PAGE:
By Royal Brevvaxling Special to Published Jul 25, 2012 at 5:22 AM

"My Best Friend is Straight," the Cream City Foundation's seventh annual summer party and fundraiser, is Thursday, July 26, beginning at 5:30 p.m. The event with the play-on-words title will be hosted once again at the North Point Lighthouse, 2650 N. Wahl St. 

An after-party at Club Charlie's, 320 E. Menomonee St., starts at 9 p.m.

Billed as "an evening of frivolity and food for gay and straight friends," the fundraiser celebrates contributions to the Cream City Foundation, which raises money in order to give it away to groups following its mission of social change, advancing "the quality, dignity and health of LGBT people in Southeastern Wisconsin."

People can still order tickets online at a variety of donation levels. General admission is $50 or $75 at the door tomorrow night. A student / low-income level is available for $25.

This year the soiree will have an open bar, which has not been done at past events, and will have a silent auction, raffle and live auction.

Raffle prizes include two tickets from Southwest Airlines (a sponsor of the event), a $1,000 gift certificate for Vertex Construction and gift certificates to area theaters, restaurants and art, in addition to others.

The live auction doesn't actually auction any items; rather, people pledge donations during the event in an auction style.

One person who is really looking forward to the event is Paul Fairchild, who became president and CEO of the Cream City Foundation on March 1.

"The mission of the Cream City Foundation is to work with LGBT organizations and ally organizations. This event is a way to say that those orgs that aren't specifically LGBT-identified, but do work for or with or are supportive of it with time, talent, and resources, are always welcome at our events," says Fairchild.

This will be Fairchild's first "My Best Friend is Straight" event, but he's seen pictures of the previous events and heard lots of stories. It will be his first big event for the foundation.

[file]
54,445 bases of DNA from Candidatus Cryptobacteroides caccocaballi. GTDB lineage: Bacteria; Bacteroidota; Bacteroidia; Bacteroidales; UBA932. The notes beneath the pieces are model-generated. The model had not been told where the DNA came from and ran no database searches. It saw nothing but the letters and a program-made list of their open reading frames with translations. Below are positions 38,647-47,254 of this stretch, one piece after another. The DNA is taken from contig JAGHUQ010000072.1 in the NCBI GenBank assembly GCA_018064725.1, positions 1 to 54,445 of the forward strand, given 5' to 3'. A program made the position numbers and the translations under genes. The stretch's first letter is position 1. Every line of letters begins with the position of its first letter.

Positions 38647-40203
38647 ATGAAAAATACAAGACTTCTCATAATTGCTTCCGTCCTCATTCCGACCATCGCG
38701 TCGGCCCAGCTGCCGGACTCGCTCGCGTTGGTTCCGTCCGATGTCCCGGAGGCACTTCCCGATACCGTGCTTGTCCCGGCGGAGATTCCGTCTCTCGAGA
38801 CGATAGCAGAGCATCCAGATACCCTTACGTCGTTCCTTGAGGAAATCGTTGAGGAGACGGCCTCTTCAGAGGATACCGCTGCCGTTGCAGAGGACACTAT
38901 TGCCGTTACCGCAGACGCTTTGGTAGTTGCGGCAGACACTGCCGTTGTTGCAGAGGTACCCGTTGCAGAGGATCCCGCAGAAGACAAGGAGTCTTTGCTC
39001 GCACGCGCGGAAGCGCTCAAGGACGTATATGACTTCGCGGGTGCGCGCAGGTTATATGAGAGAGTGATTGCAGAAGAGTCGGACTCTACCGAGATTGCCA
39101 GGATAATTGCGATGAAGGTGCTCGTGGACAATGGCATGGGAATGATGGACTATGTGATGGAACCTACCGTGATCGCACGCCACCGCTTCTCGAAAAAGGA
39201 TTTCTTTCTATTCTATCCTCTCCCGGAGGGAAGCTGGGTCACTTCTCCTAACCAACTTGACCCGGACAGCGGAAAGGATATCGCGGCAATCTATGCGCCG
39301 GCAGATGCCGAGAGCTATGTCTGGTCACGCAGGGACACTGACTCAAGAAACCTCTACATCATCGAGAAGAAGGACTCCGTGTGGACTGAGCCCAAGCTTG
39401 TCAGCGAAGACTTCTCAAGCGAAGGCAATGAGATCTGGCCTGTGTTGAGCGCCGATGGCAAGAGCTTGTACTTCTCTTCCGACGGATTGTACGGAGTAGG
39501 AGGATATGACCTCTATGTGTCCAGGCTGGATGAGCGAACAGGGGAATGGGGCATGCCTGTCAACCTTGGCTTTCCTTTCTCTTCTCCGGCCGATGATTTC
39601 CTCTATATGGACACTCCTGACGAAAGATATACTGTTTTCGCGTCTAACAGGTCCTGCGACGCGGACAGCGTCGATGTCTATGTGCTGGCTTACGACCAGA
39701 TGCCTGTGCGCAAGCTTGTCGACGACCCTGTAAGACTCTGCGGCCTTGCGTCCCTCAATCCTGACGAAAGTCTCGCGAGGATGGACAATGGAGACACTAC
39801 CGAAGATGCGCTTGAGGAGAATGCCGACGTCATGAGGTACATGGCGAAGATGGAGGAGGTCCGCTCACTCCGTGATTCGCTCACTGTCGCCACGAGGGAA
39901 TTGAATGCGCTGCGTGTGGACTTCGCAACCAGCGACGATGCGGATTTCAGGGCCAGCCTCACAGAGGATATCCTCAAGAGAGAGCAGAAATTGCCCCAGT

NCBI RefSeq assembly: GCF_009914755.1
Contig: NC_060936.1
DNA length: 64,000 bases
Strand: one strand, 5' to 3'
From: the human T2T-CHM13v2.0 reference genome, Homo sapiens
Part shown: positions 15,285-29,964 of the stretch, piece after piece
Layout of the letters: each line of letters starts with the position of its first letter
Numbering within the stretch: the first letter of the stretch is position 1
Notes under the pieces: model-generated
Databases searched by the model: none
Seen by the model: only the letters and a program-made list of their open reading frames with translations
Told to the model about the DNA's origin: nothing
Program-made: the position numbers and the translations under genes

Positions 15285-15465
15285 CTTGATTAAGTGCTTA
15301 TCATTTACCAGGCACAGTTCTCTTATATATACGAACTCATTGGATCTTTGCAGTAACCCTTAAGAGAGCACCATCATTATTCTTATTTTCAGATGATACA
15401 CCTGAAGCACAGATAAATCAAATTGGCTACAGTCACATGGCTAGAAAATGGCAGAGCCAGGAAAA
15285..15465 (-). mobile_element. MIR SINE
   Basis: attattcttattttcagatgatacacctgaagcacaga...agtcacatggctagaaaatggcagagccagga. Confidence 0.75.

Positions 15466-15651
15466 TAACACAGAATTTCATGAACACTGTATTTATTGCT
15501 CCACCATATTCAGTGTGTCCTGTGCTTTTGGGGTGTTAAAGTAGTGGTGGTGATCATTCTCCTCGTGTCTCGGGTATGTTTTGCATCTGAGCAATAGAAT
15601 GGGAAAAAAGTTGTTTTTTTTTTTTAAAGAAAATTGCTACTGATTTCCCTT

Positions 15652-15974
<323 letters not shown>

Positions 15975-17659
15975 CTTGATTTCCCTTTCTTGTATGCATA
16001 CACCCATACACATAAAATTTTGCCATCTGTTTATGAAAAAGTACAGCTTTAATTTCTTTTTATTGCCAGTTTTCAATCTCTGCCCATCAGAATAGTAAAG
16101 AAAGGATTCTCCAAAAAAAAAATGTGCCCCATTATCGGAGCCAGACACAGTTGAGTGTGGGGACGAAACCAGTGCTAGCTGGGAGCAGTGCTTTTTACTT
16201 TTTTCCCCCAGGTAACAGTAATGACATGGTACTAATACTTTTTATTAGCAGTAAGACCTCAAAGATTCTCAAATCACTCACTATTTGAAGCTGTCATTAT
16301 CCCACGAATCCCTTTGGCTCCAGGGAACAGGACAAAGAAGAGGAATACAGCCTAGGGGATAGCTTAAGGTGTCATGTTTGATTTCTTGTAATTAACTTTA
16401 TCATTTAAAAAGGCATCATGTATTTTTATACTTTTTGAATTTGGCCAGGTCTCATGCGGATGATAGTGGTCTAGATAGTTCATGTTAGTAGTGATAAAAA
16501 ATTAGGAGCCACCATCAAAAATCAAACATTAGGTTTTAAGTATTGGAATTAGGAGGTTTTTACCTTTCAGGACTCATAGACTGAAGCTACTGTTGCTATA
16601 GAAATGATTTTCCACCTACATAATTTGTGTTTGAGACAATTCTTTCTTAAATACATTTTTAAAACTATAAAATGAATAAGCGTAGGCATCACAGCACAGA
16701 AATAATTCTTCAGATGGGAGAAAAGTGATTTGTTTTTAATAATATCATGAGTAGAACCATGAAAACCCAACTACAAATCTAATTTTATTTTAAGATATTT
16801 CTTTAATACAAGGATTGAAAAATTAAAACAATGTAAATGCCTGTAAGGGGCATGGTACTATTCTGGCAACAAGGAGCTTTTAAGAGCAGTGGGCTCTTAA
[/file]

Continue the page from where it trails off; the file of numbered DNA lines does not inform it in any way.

"I'm excited to be at the lighthouse, actually, because even if it's hot, it will be cooler by the lake. I can't think of any place I'd rather be Thursday night than overlooking Lake Michigan," says Fairchild.

Milwaukeeans involved with the foundation were able to lure Fairchild away from his history of non-profit leadership in Chicago, where he was most recently chief development officer of the renowned Howard Brown Health Center.

Howard Brown specializes in the health care needs of Chicago's LGBT community members of all ages and levels of insurance coverage.

The six previous "My Best Friend is Straight" events have been quite successful, according to members of its host committee, who put in the most time pulling everything together each year.

"It is a fun party where everyone gay or straight comes together. I love seeing allies and members of the gay and transgender community all standing side by side for fairness," says Denise Cawley, marketing and advertising specialist with Circore Creative and member of this year's host committee.

Catering at the event is by Kathy Papineau's MKE Localiscious catering company and food service, which she started in Shorewood three years ago to provide made-to-order, locally-sourced, homemade meals. MKE Localiscious is famous for its $5 soup in a jar, which Papineau offers to the people from her food truck.

Joseph Pabst, an openly gay descendent of the brewery family, is honorary chair of the event this year.

"Being an honorary chair is the best kind of honor, because you don't have to do anything," says Fairchild.

Pabst is being recognized for his long history of philanthropy in Milwaukee.

The Cream City Foundation's board and its strategic planning committee are putting finishing touches on a new plan for the foundation, which will be announced soon. Fairchild is expected to lead, a perhaps only hopeful, resurgence of charitable giving as the Great Recession continues.

Some in Milwaukee's donor community have felt they haven't seen enough progress, or bang-for-their-buck, according to other non-profit leaders. But even in this era of declining philanthropy, maybe the renewed vigor of the city's non-profits can continue the important work of social change.

"This is a wonderful time in the Milwaukee LGBT Community. We have so much new leadership of important organizations: Cream City, the Milwaukee LGBT Community Center, Equality Wisconsin and more. All of us leaders are holding hands and cooperating together," says Cawley.

Royal Brevvaxling Special to
Royal Brevväxling is a writer, educator and visual artist. As a photo essayist, he also likes to tell stories with pictures. In his writing, Royal focuses on the people who make Milwaukee an inviting, interesting and inspiring place to live.

Royal has taught courses in critical pedagogy, writing, rhetoric and cultural studies at several schools in Wisconsin and Minnesota. He is currently Adjunct Associate Professor of Humanities at Milwaukee Institute of Art and Design.

Royal lives in Walker’s Point with his family and uses the light of the Polish Moon to illuminate his way home.